A few years back, there was a wonderful story about some elephants that very deliberately and cunningly freed some antelope that had been captured and penned up by humans. I won't rehash the whole thing, but the elephants waited until the humans were settling in for the night, circled the enclosure, and waited while the herd's matriarch figured out the latches on the gate. They waited until every antelope was out, then walked away.
There are many tales of elephants doing compassionate things like this. One story describes an elephant that was trained to place logs into holes for building a structure; the elephant balked at one point, and the mahout giving commands discovered that the elephant was avoiding harming a sleeping dog. There are plenty of stories of elephants being kind toward injured or helpless humans. They are also exceptionally compassionate toward one another, and become deeply grief-stricken when one of their herd dies, visiting the bones for years after the death.
They aren't perfect, of course. Elephants that have been treated badly by people sometimes snap and cause injury or death. They are fiercely protective of their young, and have no problem stomping someone who messes with a calf. Most cases of "killer" elephants that I have seen involve stressed out, abused, or sick animals, though--elephants treated respectfully are generally much kinder toward our species.
So why am I bringing up elephant altruism? The main reason today is that I want to point out that they make us look like savages. Yes, some of our kind help other species, some of us treat each other kindly, but there is a disturbingly high number of cruel people as well. When we spew hate at members of our own species over something as trivial as how fat they are (and that's just one example), I have to wonder why so many of us believe that humans are better or more important than species that display a greater level of compassion--not just toward their OWN kind, even, but toward other species, even ours!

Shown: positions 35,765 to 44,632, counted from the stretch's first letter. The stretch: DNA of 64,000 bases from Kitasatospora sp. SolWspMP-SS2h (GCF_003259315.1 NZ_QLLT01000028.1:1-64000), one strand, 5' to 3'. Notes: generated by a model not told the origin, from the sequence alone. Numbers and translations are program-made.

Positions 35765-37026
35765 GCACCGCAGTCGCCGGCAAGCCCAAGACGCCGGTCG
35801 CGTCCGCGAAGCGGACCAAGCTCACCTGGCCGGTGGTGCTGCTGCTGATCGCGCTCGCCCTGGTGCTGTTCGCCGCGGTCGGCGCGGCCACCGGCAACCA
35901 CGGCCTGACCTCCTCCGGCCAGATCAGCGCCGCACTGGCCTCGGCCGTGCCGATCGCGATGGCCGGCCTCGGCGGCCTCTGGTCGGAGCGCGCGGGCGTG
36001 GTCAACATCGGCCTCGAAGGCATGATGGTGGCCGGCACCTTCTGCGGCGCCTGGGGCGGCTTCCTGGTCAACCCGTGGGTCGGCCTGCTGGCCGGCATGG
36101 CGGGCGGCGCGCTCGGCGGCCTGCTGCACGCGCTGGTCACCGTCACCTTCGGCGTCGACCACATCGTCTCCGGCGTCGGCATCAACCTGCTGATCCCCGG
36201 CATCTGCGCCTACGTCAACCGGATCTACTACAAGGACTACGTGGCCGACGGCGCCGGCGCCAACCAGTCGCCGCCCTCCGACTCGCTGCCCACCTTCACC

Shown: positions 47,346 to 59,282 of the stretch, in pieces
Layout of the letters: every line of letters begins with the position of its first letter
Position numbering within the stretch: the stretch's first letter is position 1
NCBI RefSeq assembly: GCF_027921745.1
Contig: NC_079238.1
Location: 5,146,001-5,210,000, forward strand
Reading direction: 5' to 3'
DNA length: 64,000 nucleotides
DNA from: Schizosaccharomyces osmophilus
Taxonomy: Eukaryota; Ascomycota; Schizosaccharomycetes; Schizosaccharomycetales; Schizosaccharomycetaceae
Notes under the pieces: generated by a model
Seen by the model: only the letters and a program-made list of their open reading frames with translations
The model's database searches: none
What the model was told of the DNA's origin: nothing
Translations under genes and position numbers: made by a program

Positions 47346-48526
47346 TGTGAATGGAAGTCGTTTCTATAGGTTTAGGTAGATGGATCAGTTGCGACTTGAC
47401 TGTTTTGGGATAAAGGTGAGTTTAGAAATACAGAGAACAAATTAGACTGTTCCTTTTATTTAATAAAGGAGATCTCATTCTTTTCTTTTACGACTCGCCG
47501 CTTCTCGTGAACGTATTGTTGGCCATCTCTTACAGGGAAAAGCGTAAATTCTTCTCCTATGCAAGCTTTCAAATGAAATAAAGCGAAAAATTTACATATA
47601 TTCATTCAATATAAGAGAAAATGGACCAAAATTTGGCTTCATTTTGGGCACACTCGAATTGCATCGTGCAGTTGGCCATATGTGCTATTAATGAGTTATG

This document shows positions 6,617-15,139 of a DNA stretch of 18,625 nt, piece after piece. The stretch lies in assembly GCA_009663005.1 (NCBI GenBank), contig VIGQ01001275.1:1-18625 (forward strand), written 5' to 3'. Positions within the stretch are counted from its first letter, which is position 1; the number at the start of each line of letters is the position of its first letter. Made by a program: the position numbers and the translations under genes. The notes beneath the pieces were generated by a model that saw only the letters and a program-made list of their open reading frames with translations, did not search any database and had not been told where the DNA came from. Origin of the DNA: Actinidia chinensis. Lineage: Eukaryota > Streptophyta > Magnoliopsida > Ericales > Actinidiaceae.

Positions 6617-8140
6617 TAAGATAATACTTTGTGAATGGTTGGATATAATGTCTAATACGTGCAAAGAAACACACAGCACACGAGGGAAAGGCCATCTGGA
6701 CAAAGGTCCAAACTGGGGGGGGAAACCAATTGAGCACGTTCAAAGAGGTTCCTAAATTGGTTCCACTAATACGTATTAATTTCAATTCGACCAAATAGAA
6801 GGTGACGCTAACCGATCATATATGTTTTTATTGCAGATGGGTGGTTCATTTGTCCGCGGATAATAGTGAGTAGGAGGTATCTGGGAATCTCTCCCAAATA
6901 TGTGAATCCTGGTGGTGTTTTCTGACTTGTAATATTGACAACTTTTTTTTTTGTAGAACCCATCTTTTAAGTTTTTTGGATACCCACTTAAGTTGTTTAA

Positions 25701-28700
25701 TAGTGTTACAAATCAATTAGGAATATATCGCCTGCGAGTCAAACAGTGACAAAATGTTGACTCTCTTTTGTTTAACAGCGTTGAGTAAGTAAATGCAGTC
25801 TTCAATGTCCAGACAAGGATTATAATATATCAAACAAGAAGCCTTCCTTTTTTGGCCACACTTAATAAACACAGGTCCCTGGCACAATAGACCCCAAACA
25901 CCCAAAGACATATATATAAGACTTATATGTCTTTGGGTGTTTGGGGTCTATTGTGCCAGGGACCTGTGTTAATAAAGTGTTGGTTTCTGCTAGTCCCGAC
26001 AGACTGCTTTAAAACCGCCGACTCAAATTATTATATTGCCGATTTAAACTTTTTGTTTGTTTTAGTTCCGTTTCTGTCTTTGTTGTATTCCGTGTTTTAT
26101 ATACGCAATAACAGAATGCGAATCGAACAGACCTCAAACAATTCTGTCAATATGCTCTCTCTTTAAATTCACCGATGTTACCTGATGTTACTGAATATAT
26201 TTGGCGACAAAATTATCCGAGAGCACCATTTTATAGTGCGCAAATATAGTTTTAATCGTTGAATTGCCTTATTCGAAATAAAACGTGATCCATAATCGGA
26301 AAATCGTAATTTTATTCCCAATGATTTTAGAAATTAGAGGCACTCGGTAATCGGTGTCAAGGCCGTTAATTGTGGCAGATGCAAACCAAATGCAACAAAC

But then, I remember that the elephants who don't behave this way are usually sick, abused, or protecting their young. The tremendous pressure our society puts on people to look and act a certain way can create insane amounts of stress. I can only explain some of the disturbing, hateful things said and done by fatophobes as the result of a mind that has been badly damaged by the cognitive dissonance that occurs when the messages being programmed into the populace's brains are at odds with what they perceive to be true.
Let me take a moment here to explain what I mean. For whatever reason, we are being endlessly told that food is a poison, that people eat because they are mentally ill, not because their bodies need fuel, and that death is right around the corner unless we lose 15 more pounds (and then it's fifteen more after that, and after that, too). What we perceive, however, is that "bad" foods aren't causing us to die, that we eat because we are actually hungry, that our bodies are run down and less functional when we don't eat enough, and that the never-ending demand that we becoming thinner and thinner can never resemble the reality of our bodies' autonomic management of our weight and metabolism. Some of us see the naked emperor and decide to live in reality. Those who have thoroughly bought into the myths, though, have too much invested in the fantasy of being thin, and thus cannot tolerate anything that rattles the foundation of their fantasy. They're stressed out, they're sick, and they react accordingly.
It's still no excuse.
An elephant that acts this way is frequently a prisoner of its abusers. Zoo and circus elephants snap and kill a keeper or trainer. People who have invested themselves in the fantasy of being thin, however, have a bit more choice. It's an uncomfortable choice, sure; it's hard to accept that the system that gives privilege to thin people is wrong. For thin people, they stand to lose all that they have acquired through that privilege. For others, they lose the (albeit misguided) hope that all they have to do is lose weight, and they will become a privileged member of society. They lose the idea that they have control over their status--or they lose an excuse for not developing themselves in other ways. I really do understand that it is hard, but come on already--it isn't doing you or anyone else any good. Try to be at least as good a person as the average elephant, would you?